The U.S. Supreme Court decision to uphold the Trump administration’s Travel Ban on majority Muslim nations strikes at the heart of the very identity of our nation. The first settlers on New England shores fled religious persecution. Centuries later our nation’s founders built a firewall against the corruption of faith through government intrusion or prohibition. They called that firewall the First Amendment to the Constitution. Ours became the first nation in the world to ban the establishment of state religion and our democracy is rich with faith because of it.
Perhaps worse than the Court’s failure to protect a most fundamental right within our democracy is the message this ruling sends to our Muslims neighbors at home and abroad. Law and policy serve as sacred documents for the secular world; reflecting back to society what it believes are good and just ways to live together in the world. What message does it send to our Muslim neighbors, many of whom are fleeing persecution, when U.S. law declares that it is fine to break families and purge people groups and let them die based on fear of the other?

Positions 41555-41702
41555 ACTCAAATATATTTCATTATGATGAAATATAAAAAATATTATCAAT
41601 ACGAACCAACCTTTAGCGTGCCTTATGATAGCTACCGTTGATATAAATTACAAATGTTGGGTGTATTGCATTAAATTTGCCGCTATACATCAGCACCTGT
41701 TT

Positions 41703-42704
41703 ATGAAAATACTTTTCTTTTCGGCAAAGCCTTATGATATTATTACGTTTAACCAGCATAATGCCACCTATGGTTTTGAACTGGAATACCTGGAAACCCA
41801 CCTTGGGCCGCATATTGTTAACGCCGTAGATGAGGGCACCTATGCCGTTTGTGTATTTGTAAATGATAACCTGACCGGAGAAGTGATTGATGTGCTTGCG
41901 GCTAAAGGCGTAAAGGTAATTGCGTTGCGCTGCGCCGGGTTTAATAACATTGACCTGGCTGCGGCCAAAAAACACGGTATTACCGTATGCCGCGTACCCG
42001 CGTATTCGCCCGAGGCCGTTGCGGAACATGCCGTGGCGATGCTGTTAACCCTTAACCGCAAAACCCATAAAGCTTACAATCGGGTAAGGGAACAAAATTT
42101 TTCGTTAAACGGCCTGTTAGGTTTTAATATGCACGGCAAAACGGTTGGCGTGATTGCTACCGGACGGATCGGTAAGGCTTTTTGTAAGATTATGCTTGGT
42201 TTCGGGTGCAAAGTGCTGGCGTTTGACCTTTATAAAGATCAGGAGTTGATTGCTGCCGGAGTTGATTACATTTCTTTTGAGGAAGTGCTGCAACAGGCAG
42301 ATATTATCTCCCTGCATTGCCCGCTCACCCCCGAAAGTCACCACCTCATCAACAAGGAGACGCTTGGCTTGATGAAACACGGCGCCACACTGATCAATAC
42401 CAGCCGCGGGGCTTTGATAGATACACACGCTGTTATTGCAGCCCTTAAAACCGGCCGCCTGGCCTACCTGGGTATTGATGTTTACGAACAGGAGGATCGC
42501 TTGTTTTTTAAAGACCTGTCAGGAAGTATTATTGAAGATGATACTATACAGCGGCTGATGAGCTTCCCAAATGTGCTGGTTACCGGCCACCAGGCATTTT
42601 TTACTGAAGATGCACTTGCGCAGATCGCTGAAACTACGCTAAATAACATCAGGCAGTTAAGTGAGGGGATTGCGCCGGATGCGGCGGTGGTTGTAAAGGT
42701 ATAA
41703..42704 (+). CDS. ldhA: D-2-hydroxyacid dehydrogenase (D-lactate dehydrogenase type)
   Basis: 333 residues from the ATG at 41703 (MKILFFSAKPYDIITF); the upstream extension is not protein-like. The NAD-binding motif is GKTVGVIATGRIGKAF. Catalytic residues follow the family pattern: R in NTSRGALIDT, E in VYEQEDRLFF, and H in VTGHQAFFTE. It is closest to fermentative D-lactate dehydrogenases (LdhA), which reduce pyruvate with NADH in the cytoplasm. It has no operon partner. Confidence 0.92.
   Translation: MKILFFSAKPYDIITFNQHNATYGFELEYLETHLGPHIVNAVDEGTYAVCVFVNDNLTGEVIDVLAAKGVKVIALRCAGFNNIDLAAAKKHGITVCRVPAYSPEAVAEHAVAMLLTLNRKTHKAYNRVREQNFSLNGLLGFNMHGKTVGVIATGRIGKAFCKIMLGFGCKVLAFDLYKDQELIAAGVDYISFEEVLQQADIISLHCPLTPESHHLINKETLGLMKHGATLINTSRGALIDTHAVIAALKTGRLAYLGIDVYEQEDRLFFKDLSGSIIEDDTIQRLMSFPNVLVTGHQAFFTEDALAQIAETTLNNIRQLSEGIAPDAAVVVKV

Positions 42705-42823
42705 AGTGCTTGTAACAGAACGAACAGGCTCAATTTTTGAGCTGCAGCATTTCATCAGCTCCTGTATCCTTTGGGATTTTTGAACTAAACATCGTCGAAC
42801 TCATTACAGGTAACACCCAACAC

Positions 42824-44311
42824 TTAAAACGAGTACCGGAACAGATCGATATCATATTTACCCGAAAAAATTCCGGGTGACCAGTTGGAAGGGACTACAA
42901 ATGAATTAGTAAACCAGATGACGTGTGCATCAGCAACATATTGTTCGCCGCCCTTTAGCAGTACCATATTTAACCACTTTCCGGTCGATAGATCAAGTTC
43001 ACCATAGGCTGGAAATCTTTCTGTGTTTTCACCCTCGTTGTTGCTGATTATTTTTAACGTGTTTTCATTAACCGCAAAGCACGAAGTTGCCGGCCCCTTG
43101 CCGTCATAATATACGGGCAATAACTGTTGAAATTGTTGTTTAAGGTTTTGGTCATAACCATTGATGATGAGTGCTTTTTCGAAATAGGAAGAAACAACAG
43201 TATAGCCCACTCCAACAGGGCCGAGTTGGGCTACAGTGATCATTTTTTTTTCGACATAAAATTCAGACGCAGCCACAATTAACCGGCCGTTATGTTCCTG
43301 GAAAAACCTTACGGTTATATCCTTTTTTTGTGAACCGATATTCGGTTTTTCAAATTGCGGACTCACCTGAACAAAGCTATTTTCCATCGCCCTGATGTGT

What message does it send when the protection of human dignity is preserved for some and revoked from others? This is the message: U.S. law only cares about some–not all. This is not a democracy. We are not who we say we are.
And what does it say when the majority of people supporting this profound government exclusion of religion claim Christian faith? It says this: The forebears of our faith would renounce us.